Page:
India starts trial of US firm’s second-generation Covid vaccine | India News – Times of India

MUMBAI: A clinical study of the US-based Akston Biosciences’ second generation Covid-19 vaccine candidate has kicked off in India.
In an open-label bridging study of `AKS-452’, the protein sub-unit Covid-19 vaccine candidate, the first 100 subjects have been dosed.
The AKS-452 is shelf-stable for at least six months in room temperatures (up to 25° Celsius) and maintains its potency for one month at 37° Celsius, says a release.
India’s Drug Controller General has approved the open-label bridging study being conducted by Supe Heart and Diabetes Hospital and Research Centre in Nashik, along with four other sites in Maharashtra. Ahmedabad-based Veeda Clinical Research is managing the study, it adds.
The AKS-452 is a protein sub-unit vaccine, and does not contain mRNA technology, viral vectors or a weakened SARS-CoV-2 virus.
The first participants were dosed under the supervision of principal investigator Pravin Dinkar Supe, founder of the Nashik hospital. A double-blind Phase II/III study will follow with 1,500 healthy volunteers, aged 18 and above, across 12 clinical sites in five states across India.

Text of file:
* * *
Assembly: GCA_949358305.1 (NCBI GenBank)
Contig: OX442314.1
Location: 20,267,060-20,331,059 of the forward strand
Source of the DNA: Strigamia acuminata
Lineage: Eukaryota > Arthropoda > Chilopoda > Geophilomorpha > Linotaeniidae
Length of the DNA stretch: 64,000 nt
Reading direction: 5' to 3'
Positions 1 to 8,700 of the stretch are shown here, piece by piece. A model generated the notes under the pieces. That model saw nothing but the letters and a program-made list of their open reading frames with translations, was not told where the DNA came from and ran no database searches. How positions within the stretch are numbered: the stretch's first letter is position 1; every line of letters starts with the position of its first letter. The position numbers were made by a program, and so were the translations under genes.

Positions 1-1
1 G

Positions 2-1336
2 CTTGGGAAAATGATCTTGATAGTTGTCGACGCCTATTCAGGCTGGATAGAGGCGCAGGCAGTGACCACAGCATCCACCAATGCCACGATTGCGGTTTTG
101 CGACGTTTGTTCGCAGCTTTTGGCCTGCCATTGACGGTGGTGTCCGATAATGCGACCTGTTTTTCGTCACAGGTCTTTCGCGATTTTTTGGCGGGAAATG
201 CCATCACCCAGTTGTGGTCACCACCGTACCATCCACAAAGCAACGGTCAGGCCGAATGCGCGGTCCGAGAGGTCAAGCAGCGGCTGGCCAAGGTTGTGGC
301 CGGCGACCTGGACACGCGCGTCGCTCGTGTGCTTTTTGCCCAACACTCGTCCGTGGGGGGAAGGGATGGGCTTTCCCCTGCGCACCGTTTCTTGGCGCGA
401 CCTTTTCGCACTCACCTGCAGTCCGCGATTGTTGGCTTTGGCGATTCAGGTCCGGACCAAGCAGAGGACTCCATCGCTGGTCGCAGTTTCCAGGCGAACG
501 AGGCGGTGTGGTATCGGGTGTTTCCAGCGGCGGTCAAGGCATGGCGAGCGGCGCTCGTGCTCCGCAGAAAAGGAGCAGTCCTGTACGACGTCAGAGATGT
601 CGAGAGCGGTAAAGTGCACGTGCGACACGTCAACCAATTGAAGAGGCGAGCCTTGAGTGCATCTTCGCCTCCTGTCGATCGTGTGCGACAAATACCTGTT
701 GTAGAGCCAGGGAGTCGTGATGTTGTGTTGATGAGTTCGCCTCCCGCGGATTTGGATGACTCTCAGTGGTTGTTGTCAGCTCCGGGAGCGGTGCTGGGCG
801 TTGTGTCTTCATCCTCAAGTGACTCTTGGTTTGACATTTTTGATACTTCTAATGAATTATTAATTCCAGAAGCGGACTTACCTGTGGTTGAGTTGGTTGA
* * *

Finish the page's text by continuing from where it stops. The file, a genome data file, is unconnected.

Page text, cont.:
“The highly promising results from a previous Phase II trial in the Netherlands warrant moving forward with an open-label bridging study and the Phase II/III clinical trial here in India to help speed a low-cost, temperature-resistant vaccine that can be easily manufactured, transported and stored in economically deprived countries in Africa and Asia,” said Dr Supe.
“These countries lack the infrastructure to transport and store the currently approved vaccines that require ultra-cold conditions.”
“As a second-generation vaccine, AKS-452 has the potential to safeguard the health of populations worldwide against the Covid-19 more easily. Using our proprietary `Fc fusion protein’ platform, AKS-452 is designed to be well tolerated for primary vaccination and boosting when immunity wanes,” said Todd Zion, president and CEO of Akston Biosciences.
The vaccine has been engineered to use standard, low-cost, antibody manufacturing techniques such that a single production line would be capable of producing over one billion doses per year, the release said.

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